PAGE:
The same was true in Brogden township, at the other end of the county. Today’s major roads, two-lane 117 Alternate and four-lane 117, which roughly parallel the railroad to the west, did not exist in 1916. (In fact, what is now Highway 117 was cut through well into my adulthood.) The railroad is still there, though, as is the road (now called O’Berry/Sleepy Creek Road) that crossed the tracks at Dudley’s little heart. Some of the little black specks you can barely see marked my people’s houses. I know, for example, that Aldridges lived along the railroad among the little dots marked opposite COAST. And the Congregational Church cemetery was just below Yellow Swamp, the shallow branch in which my people were baptized.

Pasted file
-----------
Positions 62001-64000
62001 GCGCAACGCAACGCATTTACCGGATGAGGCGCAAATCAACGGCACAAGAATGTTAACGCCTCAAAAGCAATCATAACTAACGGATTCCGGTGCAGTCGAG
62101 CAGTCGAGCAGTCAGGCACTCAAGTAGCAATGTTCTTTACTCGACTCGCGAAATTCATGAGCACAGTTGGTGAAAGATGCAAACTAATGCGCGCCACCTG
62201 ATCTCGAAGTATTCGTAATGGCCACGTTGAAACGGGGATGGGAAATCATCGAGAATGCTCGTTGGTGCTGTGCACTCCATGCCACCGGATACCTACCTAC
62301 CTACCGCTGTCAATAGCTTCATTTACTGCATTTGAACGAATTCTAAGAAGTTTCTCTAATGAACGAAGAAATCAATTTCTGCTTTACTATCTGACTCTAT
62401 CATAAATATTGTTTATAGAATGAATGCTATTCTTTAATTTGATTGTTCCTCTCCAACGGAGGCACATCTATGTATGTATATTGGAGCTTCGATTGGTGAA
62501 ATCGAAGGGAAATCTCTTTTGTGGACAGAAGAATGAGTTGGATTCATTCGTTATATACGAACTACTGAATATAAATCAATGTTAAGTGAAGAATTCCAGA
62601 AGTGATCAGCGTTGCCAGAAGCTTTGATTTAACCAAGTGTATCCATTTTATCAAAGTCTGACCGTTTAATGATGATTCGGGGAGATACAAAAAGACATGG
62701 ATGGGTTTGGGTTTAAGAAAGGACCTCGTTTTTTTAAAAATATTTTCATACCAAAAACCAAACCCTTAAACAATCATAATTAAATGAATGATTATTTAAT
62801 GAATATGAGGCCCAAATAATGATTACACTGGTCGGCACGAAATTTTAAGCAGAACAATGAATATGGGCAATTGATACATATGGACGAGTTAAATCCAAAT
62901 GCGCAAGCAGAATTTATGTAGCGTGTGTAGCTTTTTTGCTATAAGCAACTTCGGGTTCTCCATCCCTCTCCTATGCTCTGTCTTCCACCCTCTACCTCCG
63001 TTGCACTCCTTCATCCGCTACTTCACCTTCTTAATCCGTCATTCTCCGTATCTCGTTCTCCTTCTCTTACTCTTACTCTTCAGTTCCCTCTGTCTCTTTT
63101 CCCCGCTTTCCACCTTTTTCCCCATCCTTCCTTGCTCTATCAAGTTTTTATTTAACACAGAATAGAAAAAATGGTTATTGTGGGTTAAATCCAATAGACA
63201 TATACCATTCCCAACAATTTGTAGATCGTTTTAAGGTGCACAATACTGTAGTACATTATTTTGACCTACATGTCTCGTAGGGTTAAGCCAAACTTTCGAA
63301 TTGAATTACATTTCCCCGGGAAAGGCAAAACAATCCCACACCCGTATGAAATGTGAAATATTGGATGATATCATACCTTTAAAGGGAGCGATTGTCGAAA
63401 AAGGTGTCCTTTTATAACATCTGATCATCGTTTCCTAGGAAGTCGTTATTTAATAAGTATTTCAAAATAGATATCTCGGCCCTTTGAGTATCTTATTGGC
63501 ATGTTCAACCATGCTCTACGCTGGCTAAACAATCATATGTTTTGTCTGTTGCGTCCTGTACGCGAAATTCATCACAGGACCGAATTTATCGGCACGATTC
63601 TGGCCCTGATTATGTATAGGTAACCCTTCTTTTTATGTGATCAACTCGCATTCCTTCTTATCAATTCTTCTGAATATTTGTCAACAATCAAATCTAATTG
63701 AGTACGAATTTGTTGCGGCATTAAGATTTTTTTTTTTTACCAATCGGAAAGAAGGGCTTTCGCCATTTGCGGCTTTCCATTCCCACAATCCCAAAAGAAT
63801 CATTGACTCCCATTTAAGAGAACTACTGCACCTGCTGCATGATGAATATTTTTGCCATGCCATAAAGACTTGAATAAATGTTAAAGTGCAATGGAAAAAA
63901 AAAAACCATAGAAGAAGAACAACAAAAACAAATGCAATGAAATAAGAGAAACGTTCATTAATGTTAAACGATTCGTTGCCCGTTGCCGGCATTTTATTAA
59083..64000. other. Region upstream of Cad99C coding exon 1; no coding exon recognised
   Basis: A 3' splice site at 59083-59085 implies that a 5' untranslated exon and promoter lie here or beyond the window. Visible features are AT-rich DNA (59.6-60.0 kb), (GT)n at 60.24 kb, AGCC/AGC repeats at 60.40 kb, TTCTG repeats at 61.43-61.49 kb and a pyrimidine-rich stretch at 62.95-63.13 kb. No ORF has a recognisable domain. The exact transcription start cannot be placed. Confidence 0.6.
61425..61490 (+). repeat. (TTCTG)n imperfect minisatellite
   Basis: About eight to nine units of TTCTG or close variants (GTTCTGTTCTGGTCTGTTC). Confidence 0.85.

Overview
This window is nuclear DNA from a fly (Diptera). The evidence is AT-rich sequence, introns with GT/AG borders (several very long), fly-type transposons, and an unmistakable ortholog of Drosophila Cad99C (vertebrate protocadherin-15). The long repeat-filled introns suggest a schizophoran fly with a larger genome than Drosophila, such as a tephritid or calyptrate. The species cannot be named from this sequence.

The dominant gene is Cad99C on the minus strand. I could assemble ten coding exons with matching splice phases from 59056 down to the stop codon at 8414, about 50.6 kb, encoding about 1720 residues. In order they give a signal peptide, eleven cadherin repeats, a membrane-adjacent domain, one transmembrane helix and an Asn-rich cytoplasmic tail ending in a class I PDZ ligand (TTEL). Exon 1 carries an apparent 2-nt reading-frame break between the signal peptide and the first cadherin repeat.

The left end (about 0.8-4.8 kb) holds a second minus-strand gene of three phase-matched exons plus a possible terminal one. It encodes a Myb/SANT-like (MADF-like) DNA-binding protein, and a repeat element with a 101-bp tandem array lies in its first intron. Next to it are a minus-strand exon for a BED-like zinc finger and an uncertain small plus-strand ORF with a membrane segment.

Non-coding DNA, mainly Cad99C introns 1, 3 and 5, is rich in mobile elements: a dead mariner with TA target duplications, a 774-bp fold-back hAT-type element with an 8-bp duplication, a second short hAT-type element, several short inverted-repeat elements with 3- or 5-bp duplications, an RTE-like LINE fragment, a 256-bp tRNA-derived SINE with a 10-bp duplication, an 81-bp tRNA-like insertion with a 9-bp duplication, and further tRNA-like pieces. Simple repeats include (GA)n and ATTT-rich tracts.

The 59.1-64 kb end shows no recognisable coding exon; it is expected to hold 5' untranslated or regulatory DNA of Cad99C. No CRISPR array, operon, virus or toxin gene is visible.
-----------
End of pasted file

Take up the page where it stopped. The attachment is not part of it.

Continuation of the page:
The Hendersons and Aldridges and their related families, Simmonses, Wynns, Manuels, and Jacobses among them, lived within a few miles’ radius of Dudley. The soils they wrestled with included Norfolk sand (N), Norfolk sandy loam (Nl), Portsmouth sandy loam (Ps), and Ruston sandy loam (Rs). The same basic dirt as in the north of the county, with the addition of the Ruston, defined here: “The Ruston series consists of very deep, well drained, moderately permeable soils that formed in loamy marine or stream deposits. These soils are low in fertility and within the root zone have moderately high levels of exchangeable aluminum that are potentially toxic to some agricultural crops but are ideal for the production of loblolly, slash, and longleaf pine. The soils have slight limitations for woodland use and management.”